As a result by the time we landed back at Gatwick I was a man on a mission, I was completely blinkered, nothing would stop me from my task, I was obsessed with providing more shelter in the field.
It may have had something to do with the fact that I travelled light on holiday. I left the UK wearing shorts, a polo shirt and sandals. Apart from my swimmers (or my budgie smugglers as the Inca King called them) I had very little else. I didn't need much more, we were going to the Caribbean where the temperature was unlikely to dip below 30C even at night (it didn't).
However, when we left Barbados to return home I was wearing the same clothing. OK for the flight, OK for the airport, not OK for a windy rainy 6C! Anyway I think that experience hardened my resolve to extend the shelter for the alpacas.
So a couple of days after we got home and a couple of days before gale force winds were expected we were out there putting up our marquee next to the big field shelter. I am sure the neighbours saw what we were doing, saw the much forecasted high winds and thought we were mad. At the time I thought we were a bit mad but once we had started there was no turning back.
I lashed it down with every heavy duty strap that I had, I trimmed it to perfection so that there wasn't a square inch of loose canvas that the wind could get it's teeth into. Then we waited. The gales came and although it wobbled and rattled it held fast. The alpacas went nowhere near it.
But deep down I knew that I had to get the marquee up so that if the weather did turn really nasty I could whack the sides on, put some hurdles round and triple the size of our field shelter. My girls would be inside and out of the bitterly cold winter. That was important.
Recently most of the country has been covered in snow with bitterly cold temperatures. Down here in the softy south we had been fortunate to stay relatively snow free. That all changed last night. We haven't had snow of 'Northern' proportions but we have had 4 or 5 inches overnight and living halfway up a hill it makes a big difference, especially as Sue and I both work. Some days we have to rattle around getting everything done before 8am. Ok on a sunny day, but......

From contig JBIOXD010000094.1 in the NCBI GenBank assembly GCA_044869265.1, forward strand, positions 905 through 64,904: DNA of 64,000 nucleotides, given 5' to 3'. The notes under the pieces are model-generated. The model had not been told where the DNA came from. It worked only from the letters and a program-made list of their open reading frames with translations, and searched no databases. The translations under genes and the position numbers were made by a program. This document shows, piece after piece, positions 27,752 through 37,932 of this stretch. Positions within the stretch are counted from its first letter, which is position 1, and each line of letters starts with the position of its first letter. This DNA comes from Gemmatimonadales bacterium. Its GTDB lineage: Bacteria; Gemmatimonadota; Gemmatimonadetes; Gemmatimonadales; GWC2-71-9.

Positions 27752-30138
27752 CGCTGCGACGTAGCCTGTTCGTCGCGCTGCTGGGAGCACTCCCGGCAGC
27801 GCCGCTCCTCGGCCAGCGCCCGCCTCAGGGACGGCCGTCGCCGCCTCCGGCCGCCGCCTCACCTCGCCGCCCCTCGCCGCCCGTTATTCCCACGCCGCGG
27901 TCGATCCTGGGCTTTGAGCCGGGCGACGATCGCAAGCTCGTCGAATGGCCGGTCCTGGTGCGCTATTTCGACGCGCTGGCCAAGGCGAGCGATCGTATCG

So this morning I was up early and out with the dogs to see what the alpacas were up to.
I was delighted to find that the main herd, and I mean all of them, were either in the field shelter or under the marquee next to it. Not only that but a quick check of the field proved that they had been there all night!
The smell in there was fantastic, hay and alpaca, I love it! The fact that they had used the new enlarged shelter had vindicated my mad obsession. Hopefully if it does turn horrible they will be sorted. Warm and cosy out of the wind!
Dee, our oldest girl with her winter coat (she doesn't produce a huge amount of fleece anymore bless her).
As for the boys, Qjori has his own field shelter and seems to spend a lot of time in there, he loves it, Columbus has no shelter at the moment but has a very dense fleece. Today, however, we are erecting a shelter for him too. By the end of the day I will be able to relax, comfortable in the knowledge that the whole herd has somewhere to go to get out of the weather. That is a nice thought. Nice to know that we've got it covered.